Segments of flat subduction are recognized in subduction zones, but little is known about the behavior of slabs along the edges of flat slab segments. Well-constrained earthquake data from the northern edge of the Peru flat slab segment reveal that the subducting Nazca slab is more contorted than previously assumed, with a prominent tear developed along a lateral ramp that bounds the Peruvian flat slab beneath southern Ecuador. The slab geometry and associated tear are spatially linked to Sumaco volcano ∼100 km east of the arc front. Sumaco mafic lavas are ultrapotassic, enriched in incompatible elements, and show little evidence for crustal assimilation. These geochemical signatures are consistent with low-degree (≤3%) melting of an upper mantle source comprising depleted mid-oceanic ridge basalt (MORB) mantle within the spinel stability field, and metasomatism of the source by melts derived from the basaltic portion of the slab within the garnet stability field (>80 km depth). We propose that focused melting at the slab edge was enabled by the combination of tearing and the generation of poloidal mantle flow in the proximity of the tear. A possible explanation for this process is the opening of a trapdoor-style tear, which induced a poloidal mantle flow by the gravitational foundering of the relatively old and dense edge of the flat slab segment.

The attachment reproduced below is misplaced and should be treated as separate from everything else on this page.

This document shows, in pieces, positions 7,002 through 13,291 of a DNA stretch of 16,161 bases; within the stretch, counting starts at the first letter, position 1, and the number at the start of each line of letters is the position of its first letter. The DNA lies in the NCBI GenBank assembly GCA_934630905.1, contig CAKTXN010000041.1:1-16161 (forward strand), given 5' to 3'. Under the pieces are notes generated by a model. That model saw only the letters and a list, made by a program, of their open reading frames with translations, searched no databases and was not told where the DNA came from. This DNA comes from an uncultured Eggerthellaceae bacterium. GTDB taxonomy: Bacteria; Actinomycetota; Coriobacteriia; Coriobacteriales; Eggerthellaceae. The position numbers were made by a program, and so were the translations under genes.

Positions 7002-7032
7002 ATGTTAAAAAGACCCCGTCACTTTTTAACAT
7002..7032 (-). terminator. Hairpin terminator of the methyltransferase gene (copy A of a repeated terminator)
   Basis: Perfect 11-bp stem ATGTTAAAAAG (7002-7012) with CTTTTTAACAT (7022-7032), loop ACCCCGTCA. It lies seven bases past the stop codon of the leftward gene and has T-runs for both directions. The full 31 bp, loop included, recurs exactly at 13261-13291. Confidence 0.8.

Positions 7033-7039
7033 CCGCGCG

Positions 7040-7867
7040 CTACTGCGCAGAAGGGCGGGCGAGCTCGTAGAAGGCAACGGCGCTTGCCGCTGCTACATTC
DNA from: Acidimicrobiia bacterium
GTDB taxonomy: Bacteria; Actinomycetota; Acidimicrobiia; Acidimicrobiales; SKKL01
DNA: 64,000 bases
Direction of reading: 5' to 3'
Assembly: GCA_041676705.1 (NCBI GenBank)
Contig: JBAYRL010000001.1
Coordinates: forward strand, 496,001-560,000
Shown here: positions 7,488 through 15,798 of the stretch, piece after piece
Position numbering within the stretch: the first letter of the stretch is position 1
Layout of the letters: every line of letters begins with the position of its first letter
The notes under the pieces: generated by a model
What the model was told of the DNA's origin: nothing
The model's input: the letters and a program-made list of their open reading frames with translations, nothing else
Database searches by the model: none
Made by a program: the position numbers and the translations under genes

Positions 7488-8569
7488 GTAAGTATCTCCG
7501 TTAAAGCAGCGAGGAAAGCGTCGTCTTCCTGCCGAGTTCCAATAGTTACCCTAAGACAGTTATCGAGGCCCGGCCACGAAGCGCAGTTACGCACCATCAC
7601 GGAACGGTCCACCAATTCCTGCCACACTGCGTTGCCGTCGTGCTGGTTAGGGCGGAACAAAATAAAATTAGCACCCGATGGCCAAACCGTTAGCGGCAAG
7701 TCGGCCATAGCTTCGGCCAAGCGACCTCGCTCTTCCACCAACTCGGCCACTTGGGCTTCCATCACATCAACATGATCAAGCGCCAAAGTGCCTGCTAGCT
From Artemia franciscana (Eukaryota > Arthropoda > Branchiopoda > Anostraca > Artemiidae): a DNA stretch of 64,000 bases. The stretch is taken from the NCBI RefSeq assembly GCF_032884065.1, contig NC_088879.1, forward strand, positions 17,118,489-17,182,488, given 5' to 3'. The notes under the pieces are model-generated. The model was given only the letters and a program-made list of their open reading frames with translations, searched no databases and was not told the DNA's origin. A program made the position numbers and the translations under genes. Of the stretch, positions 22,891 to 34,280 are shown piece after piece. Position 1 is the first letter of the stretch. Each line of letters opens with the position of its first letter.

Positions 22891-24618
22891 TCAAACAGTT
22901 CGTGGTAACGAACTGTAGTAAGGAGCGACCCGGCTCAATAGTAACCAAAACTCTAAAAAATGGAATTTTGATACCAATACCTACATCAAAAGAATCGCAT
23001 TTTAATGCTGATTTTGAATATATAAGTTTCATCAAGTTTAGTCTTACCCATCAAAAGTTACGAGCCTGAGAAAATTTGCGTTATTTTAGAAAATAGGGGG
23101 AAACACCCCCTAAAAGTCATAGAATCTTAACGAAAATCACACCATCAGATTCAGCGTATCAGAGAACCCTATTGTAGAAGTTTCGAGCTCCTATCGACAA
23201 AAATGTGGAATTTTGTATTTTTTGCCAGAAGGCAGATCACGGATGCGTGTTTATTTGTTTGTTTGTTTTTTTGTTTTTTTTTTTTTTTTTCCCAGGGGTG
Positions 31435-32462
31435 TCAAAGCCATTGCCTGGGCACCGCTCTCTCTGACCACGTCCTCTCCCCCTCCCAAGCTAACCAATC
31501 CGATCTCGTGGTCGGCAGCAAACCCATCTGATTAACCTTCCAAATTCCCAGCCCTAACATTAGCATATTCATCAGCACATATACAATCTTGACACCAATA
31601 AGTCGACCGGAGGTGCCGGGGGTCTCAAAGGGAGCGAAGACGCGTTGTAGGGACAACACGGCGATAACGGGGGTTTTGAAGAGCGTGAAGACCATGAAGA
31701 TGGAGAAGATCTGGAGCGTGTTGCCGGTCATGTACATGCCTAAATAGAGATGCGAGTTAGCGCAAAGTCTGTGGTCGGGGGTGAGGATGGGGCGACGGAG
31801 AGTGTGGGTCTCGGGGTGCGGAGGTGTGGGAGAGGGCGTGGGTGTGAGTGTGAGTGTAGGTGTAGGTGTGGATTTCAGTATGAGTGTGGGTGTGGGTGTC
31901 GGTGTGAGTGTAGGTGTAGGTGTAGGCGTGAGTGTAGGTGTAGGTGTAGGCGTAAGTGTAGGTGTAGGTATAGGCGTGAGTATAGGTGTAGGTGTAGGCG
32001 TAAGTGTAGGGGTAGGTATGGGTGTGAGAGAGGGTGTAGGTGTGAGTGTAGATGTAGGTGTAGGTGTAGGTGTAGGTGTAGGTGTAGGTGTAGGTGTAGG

You do not have access to this content, please speak to your institutional administrator if you feel you should have access.